When a nation faces a humanitarian crisis, art resists. Resistance is exactly what Community Over Competition: Pop-Up Music & Art intends to showcase. A night of melody, painting and political activism, the concert takes place this Friday at Hooked on Colfax and benefits MUJERR (inspired by “Women United Put Forth Resources and Resistance”) — an organization dedicated to supporting undocumented women and families. “Art and music have affected my activist work now that, in art and music, we have messages of resistance and social justice,” said MUJERR founder Jeanette Vizguerra. “For that reason, I include art in my activist work. In those events, people receive education about the topic of immigration.”
Hip-hop duo Calm., comprised of rapper Time and partner AwareNess, are headlining the show, with guitarist Adolfo Romero, poet Jesus Rodriguez and other local artists — including visual artist Joaquin Gonzales. Calm. has worked with the likes of Common, Kool Keith, and Chris Barron of DeVotchka. Time’s independent work is an exercise in symmetry between the personal and the political. Inevitably, his beliefs find their way into the Calm.’s surrealist hip-hop. A benefit concert for a cause such as MUJERR’s was a perfect fit, and headlining meant solidarity towards the cause. “We can’t let these economic borders separate families and break up communities,” Time said. “Hip-hop is about community and fighting injustice and I feel it is my responsibility to work with groups who speak out on racial injustice and support others in fighting against patriarchy.”
Vizguerra founded MUJERR in 2010 after witnessing the arrest of a single mother as the woman begged for the officer to let her pick her children up from school. “People started moving to our state [and] I commenced an emergency fund to help the families start a life here,” Vizguerra said. “Now MUJERR is a group majority of immigrant women with someone in their family or themselves in a deportation process. That is the purpose of the group, to keep helping families a bit with legal costs.”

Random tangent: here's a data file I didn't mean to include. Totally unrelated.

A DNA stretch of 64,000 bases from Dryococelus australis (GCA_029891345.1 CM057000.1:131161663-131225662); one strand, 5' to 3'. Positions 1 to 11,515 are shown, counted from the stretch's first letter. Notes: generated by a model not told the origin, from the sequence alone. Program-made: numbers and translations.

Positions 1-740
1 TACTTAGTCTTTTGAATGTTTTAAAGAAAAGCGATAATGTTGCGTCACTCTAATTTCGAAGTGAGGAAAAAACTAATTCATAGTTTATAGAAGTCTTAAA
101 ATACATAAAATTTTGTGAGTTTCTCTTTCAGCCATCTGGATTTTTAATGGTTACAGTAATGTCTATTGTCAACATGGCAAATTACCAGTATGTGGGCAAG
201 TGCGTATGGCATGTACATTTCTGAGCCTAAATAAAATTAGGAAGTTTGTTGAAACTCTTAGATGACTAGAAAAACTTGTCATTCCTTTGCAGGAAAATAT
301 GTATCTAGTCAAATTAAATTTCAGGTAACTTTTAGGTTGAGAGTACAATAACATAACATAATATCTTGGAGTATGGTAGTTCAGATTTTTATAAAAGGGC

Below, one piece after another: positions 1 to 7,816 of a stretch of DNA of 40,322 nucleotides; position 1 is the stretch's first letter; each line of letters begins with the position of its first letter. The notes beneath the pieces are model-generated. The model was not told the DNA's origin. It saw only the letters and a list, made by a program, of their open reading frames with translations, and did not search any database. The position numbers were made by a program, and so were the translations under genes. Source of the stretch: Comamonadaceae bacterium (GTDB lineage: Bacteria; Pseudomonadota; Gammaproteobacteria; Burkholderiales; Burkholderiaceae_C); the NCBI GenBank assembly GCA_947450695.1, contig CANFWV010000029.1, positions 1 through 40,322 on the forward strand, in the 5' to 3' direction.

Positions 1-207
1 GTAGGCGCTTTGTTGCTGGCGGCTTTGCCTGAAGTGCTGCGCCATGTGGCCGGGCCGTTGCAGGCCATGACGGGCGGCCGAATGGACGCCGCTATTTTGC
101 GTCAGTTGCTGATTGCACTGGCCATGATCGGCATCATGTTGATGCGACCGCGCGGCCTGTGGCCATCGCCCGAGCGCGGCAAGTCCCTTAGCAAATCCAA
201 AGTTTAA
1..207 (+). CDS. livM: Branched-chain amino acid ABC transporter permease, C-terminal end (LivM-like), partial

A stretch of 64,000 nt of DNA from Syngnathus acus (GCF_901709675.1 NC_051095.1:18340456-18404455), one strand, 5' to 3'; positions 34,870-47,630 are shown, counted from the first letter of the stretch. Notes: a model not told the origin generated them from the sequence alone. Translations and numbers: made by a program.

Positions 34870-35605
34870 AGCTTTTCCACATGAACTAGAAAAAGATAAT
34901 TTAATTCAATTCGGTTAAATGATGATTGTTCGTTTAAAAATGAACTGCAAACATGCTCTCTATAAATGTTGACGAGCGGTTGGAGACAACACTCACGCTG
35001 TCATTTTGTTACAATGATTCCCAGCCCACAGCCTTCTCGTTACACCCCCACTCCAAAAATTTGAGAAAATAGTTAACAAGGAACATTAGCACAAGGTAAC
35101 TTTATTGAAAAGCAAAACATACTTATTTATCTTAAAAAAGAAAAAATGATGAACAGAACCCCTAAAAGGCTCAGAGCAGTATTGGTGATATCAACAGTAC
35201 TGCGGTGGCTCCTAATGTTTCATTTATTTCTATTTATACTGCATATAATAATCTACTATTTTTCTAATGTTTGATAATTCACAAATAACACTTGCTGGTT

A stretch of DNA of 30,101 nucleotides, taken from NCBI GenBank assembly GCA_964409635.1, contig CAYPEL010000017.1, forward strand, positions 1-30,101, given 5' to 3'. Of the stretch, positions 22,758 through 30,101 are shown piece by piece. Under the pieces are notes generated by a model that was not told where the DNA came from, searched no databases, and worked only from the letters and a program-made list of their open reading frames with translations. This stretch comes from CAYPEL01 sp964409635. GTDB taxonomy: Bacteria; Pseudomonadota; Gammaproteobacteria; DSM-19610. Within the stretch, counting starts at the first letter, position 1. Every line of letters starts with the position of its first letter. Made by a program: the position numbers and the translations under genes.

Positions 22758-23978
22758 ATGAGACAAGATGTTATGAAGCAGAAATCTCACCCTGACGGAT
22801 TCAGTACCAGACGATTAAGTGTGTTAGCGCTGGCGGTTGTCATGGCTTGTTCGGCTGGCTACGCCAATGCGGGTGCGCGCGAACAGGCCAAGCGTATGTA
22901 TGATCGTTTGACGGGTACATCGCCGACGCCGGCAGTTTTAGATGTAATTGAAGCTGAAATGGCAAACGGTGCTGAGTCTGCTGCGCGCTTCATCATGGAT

Vizguerra is no stranger to activism. For 20 years she has been a champion of labor issues and immigrant rights. In 2017, the longtime organizer became the face of immigrant resistance against the Trump administration, herself undocumented and originally from Mexico. That same year, TIME Magazine named her one of the 100 most influential people in the world after taking sanctuary in a basement in Capitol Hill.
After her momentous, whirlwind year, so echoed in the current state of the U.S., she returned to Denver to continue her work. MUJERR, despite Vizguerra’s national attention, still faces challenges in supplying necessary resources and funding. The organization gave up non-profit status in exchange for the freedom to use their funds as they choose and to be uninhibited in their speaking, especially when talking within the political arena. However, now they must work solely on the resources they have or raise. “Myself being an affected person, and fighting my own case, know the necessity there is,” Vizguerra said.
When asked about the current anti-immigrant tactics taking place at the U.S.-Mexico border, she had this to say,
“I feel angry, frustrated and impotent to see so much unjust behavior — so much hurt and suffering and fear in the communities. It affects the organization because every family accompanying us, they are immigrants fighting to remain here with their families. Without having sufficient resources for legal defense that is very costly — without legal defense — they cannot fight.”
MUJERR has been there, aiding dozens of families in their fight to remain unseparated by deportation for over seven years now. The funds raised from the concert will go to an emergency fund for Denver’s undocumented families in need. The resistance stomps on.